Graphic: Wade Geduldt / African News Agency (ANA)
By Ishaan Tharoor
Whatever his preposterousness and historical ignorance, Elon Musk touched on a genuine problem. The tech billionaire drew flak earlier this month for tweeting his vision of a peace plan between Russia and Ukraine that appeared to favour the Kremlin’s agenda.
He called for a resolution to the ongoing war that, among other things, would see Ukraine cede its claims to Crimea. The rationale for this, Musk argued, was that Russia would sooner deploy tactical nuclear weapons on the battlefield than countenance the loss of the strategic and culturally symbolic peninsula.
Concessions to the invading power would be preferable to falling into a spiralling nuclear conflict. The backlash was scathing – with policy experts and Ukrainian and Western officials scoffing at the logic of nuclear blackmail imposed by Russian President Vladimir Putin and parroted by Musk.
“There can’t be a compromise based on him not setting off a nuclear weapon if we hand over Ukraine,” Fiona Hill, a Russia scholar and former Trump administration official, told Politico. “Putin is behaving like a rogue state because, well, he is a rogue state at this point … We have to ensure that he’s not going to have the effect that he wants with this nuclear brinkmanship.”
How to do that is the giant conundrum surrounding the war in Ukraine. The US and its European partners continue to provide military aid and arms to Kyiv in the hope that Ukraine can press its current advantage, reclaim territories seized by Russia over the past eight months and, at the very least, win itself a stronger hand whenever the warring parties do attempt meaningful negotiations.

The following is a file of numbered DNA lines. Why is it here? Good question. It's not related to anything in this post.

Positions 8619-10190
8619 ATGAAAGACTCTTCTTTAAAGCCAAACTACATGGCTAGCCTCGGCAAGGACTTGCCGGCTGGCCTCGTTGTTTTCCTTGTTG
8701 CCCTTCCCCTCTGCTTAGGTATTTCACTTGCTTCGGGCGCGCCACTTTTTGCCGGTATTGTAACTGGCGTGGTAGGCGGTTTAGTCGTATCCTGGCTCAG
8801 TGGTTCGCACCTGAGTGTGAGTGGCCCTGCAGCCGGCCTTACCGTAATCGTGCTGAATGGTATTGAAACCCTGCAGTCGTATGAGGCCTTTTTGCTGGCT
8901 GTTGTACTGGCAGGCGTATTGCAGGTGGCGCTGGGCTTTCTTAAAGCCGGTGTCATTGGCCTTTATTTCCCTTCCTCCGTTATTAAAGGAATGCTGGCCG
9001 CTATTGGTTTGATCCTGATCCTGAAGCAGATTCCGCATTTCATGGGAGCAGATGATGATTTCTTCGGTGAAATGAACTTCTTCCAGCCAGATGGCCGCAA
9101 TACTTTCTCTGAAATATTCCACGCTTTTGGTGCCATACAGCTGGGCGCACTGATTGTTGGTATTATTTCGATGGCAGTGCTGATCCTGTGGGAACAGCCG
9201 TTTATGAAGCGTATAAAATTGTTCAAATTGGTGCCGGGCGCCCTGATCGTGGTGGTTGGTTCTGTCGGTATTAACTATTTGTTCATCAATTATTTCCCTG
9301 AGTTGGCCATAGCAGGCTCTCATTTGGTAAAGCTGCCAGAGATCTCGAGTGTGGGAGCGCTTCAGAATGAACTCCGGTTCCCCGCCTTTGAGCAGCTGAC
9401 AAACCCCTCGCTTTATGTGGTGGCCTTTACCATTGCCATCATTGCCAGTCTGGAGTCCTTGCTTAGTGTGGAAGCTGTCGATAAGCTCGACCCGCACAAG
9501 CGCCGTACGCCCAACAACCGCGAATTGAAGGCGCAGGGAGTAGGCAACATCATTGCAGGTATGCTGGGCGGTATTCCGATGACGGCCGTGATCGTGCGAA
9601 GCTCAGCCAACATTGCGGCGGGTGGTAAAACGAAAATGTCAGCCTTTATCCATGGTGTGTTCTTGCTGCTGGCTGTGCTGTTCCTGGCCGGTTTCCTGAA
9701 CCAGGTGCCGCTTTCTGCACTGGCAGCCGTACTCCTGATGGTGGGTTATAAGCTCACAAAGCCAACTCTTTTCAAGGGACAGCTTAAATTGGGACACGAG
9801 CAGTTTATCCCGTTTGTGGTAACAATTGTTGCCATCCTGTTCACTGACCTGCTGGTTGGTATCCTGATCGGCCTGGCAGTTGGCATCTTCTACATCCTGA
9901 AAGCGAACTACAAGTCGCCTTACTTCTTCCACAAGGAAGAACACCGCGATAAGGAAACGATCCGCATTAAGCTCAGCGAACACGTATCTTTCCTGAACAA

The Kremlin, meanwhile, has responded to its recent setbacks with violent escalation, launching indiscriminate strikes on civilian areas in Ukraine while also targeting the country’s energy infrastructure. The latter tactic is part of Russia’s broader strategy to weaponise the imminent winter in its favour, leaving Ukrainians in the cold and dark while also raising energy costs – and domestic anger – across Europe.
“Putin seems to believe he can coerce his enemies into quitting before he suffers a major defeat, while the US is acting as though it can deter Putin from escalating long enough for Ukraine to prevail,” wrote Hal Brands for Bloomberg Opinion.
“The result of all this is a violent, unstable equilibrium, one that cannot hold forever as committed participants pursue irreconcilable goals.” The spectre of nuclear conflict looms, though Western observers believe Putin should be called on his bluff. Others more sensitive to the Kremlin’s position disagree.
“Nato leaders seem convinced that Putin, whom Biden recently described as a ‘rational actor’, would not dare reach for the nuclear arsenal,” wrote Dimitri Simes of the Centre for the National Interest, a Washington think tank.
“Some leaders even seem to believe that Moscow is now paralysed by concern over Western retaliation. “But the time when Moscow is prepared to use all available options short of strategic nuclear weapons may be much closer than Western leaders and experts seem to think.”